What's happening to Common Core in NC?

Published on NewsOK Modified: August 31, 2014 at 9:56 am •  Published: August 31, 2014

RALEIGH, N.C. (AP) — The General Assembly passed a law this summer that opponents of Common Core hope will derail its use in North Carolina's public schools. But the law doesn't mean the academic standards previously agreed to by more than 40 other states are automatically eliminated.

Here's an explanation of how Common Core will be reconsidered in North Carolina, and how current benchmarks stemming from Common Core could stay intact, perhaps under a different name:

WHAT'S THE NEW LAW DO? The General Assembly directs the State Board of Education to review the math and English language arts standards based on Common Core the board approved in 2010, and to propose modifications. Board members must consult with a new Academic Standards Review Commission, which will perform its own review and make recommendations. The commission and board have been told to ensure standards help increase student achievement, are age-suitable, understandable to teachers and parents and are among the nation's highest.

DID THE LAW REPEAL COMMON CORE IN NORTH CAROLINA? Not specifically. The law directs the current Standard Course of Study, which lays out the skills K-12 students should master in all subjects, to remain in effect for now. That means Common Core standards, which were first carried out in the 2012-13 school year and are part of the Course of Study, are still in place this fall. For example, students who traditionally took math courses like Algebra I, Algebra II and Geometry have been phased into classes called Common Core 1, 2 and 3, where they learn a mix of concepts.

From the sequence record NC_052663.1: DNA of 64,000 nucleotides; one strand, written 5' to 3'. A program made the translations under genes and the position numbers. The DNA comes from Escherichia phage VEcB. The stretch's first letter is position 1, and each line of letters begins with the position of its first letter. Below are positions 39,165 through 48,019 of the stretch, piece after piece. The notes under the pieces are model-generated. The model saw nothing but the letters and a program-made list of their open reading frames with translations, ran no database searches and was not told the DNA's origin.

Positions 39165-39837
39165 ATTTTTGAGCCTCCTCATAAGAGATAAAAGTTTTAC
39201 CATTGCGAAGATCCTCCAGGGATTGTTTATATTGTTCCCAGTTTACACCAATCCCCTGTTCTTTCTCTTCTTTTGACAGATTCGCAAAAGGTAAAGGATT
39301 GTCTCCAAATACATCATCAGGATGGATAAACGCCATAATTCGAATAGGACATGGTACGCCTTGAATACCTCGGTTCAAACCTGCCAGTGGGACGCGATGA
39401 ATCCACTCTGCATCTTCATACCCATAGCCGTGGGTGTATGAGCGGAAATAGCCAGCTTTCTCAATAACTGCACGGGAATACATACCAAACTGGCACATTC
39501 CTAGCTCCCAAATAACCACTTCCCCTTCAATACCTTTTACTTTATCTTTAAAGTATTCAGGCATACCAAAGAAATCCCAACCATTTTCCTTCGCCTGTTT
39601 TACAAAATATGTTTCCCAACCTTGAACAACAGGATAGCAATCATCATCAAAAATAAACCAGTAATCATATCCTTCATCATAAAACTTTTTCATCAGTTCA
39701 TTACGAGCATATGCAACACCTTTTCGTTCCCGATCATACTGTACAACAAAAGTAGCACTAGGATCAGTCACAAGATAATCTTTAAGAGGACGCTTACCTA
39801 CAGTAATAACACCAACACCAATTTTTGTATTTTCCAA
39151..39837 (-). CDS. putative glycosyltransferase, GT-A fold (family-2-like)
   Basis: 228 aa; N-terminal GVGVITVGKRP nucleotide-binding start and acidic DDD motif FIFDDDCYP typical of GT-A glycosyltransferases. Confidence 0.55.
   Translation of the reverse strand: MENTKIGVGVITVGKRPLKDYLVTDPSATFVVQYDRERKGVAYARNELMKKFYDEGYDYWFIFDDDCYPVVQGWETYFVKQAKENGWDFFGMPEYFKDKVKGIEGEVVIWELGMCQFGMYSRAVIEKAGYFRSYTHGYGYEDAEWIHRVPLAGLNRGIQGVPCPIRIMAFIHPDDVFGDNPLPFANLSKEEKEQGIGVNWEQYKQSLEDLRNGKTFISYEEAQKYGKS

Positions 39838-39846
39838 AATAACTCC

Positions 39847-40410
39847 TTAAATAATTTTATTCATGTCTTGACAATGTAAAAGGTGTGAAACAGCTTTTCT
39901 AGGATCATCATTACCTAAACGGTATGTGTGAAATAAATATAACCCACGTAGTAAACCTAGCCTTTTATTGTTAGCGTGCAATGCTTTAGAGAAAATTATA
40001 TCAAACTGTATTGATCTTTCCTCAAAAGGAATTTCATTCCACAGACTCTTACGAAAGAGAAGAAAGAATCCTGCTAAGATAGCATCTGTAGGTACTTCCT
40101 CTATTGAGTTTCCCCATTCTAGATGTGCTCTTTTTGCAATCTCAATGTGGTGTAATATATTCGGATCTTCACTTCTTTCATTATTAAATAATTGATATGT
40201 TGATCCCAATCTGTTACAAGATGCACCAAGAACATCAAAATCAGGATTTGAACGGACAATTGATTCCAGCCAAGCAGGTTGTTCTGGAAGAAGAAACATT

CAN COMMON CORE STAY IN PLACE? While some standards in Common Core are universally accepted and will remain in updated standards, others likely will be squashed. The law tells the education board to implement the best method, leaving the door open for the board to retain some of Common Core. The federal government encouraged states to accept Common Core, with potential grant money as an incentive.

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